Voters are tuning in to the presidential race much earlier than usual, giving Mitt Romney much less leeway to pull an “Etch A Sketch” and reinvent himself in the general election. That’s the assessment of the pollster tasked with finding out how to beat him, at least.
Obama’s top pollster, Joel Benenson, told TPM at a policy breakfast hosted by Third Way that one of the biggest changes in recent presidential elections has been a constant stream of news via cable, news sites and social media, that’s saturating the public with information and allowing them to form opinions of candidates long before the party conventions.
“Romney didn’t just get to 50 percent unfavorability,” he said. “People are clearly picking up something.”
The result, Benenson says: There’s no “grand gesture” Romney can use, like a big nomination speech, to introduce himself to swing voters since most of them will already be well-acquainted with his campaign. And any sign of movement to the center will be judged against a his shift to the right during the primary, and for a well-established reputation for shifting his positions.
The pollster sounded a skeptical note when asked if Romney might repair his relationship with Hispanic voters by choosing a Hispanic vice presidential nominee, perhaps Cuban-American Sen. Marco Rubio (R-FL), who endorsed the former Massachusetts governor Wednesday night.
“If Mitt Romney puts a Hispanic candiate on the ticket, I don’t think Hispanic voters are going to look at that and say, ‘Yeah, I’m going to ignore that this is a guy who said he would veto the DREAM Act,” he said.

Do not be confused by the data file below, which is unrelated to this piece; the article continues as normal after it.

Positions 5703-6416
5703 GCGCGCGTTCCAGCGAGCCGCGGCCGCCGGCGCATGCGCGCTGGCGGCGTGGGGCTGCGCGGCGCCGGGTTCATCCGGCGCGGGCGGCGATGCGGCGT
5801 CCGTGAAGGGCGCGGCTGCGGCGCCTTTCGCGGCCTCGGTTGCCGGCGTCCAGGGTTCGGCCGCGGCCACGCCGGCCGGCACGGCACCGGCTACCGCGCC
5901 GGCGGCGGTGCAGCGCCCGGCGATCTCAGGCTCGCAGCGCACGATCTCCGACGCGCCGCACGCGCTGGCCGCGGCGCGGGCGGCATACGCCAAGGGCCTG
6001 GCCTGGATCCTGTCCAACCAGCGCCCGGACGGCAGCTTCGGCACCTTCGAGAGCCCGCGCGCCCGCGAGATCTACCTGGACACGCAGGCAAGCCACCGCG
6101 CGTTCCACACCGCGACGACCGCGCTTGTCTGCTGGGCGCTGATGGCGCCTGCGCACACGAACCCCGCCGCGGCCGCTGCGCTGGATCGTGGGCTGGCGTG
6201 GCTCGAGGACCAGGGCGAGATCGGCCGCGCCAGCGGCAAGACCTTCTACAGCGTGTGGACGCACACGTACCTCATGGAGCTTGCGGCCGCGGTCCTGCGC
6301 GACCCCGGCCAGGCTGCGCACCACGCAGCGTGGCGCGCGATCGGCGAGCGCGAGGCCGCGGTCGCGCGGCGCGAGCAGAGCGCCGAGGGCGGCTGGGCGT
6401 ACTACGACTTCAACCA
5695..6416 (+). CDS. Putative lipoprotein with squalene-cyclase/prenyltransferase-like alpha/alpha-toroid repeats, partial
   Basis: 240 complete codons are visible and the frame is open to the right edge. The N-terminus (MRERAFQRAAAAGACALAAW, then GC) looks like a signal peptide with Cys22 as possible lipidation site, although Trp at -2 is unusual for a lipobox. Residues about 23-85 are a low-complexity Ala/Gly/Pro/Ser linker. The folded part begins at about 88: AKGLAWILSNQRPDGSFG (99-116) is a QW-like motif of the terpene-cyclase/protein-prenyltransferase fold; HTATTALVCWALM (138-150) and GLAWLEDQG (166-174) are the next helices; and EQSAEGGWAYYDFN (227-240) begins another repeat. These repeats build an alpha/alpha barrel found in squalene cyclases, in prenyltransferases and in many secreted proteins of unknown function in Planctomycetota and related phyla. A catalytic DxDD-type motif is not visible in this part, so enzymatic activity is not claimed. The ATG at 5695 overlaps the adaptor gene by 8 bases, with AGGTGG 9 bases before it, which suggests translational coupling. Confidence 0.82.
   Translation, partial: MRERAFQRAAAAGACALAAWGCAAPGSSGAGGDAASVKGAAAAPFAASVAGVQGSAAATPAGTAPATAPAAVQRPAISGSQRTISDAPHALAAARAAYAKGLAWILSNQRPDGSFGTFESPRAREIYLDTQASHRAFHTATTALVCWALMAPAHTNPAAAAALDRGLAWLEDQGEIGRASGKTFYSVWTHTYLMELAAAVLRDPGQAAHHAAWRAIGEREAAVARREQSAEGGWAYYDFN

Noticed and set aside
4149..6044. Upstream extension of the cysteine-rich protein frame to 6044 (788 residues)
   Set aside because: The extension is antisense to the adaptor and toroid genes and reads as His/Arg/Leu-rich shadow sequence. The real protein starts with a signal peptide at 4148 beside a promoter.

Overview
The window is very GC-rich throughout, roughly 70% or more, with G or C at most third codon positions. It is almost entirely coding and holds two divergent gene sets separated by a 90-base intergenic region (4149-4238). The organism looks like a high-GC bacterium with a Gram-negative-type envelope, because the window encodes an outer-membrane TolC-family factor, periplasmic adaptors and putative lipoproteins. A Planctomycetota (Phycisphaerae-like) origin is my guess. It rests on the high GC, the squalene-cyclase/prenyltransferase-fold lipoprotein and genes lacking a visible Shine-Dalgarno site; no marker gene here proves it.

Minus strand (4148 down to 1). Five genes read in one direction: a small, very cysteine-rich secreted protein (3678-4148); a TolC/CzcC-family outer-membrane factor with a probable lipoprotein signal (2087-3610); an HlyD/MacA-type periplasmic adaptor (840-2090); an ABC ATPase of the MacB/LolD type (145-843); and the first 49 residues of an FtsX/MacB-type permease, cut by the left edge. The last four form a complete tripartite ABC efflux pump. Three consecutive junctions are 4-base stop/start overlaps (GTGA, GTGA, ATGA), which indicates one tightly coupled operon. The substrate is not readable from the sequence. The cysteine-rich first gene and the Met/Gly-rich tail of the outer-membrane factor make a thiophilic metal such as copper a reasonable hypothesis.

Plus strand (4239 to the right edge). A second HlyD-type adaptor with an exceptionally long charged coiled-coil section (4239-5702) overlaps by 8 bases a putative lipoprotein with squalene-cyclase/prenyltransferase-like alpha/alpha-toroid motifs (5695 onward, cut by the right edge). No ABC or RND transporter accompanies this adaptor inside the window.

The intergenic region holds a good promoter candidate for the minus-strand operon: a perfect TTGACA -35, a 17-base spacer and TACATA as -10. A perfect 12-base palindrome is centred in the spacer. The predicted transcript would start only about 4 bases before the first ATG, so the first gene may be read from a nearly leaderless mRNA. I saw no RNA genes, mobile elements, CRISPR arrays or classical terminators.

Benenson said some of the most encouraging news for the Obama campaign was how much of the damage to Romney’s image had come from his own public performances, including numerous gaffes related to his wealth.
“The interesting thing, I think, is Mitt Romney has, through earned media, earned his biggest vulnerability,” he said, referring to “the sense that he’s not in touch with the lives of ordinary Americans and that he doesn’t really care about the struggles they’re facing.”
Asked about the burning question of the week, the Supreme Court’s looming decision on health care reform, Benenson refused to speculate on how voters or the campaigns would react to any outcome. But he took issue with the notion that Obama’s re-election message would be wiped out if there were no health care law to run on.
“I think the president has many signature accomplishments over his first term,” he said, citing the auto rescue in particular as a powerful story. “This election has fundamentally shaped up — rightly so — as a battle over contrasts of economic values and economic vision.”
Benjy Sarlin is a reporter for Talking Points Memo and co-writes the campaign blog, TPM2012. He previously reported for The Daily Beast/Newsweek as their Washington Correspondent and covered local politics for the New York Sun.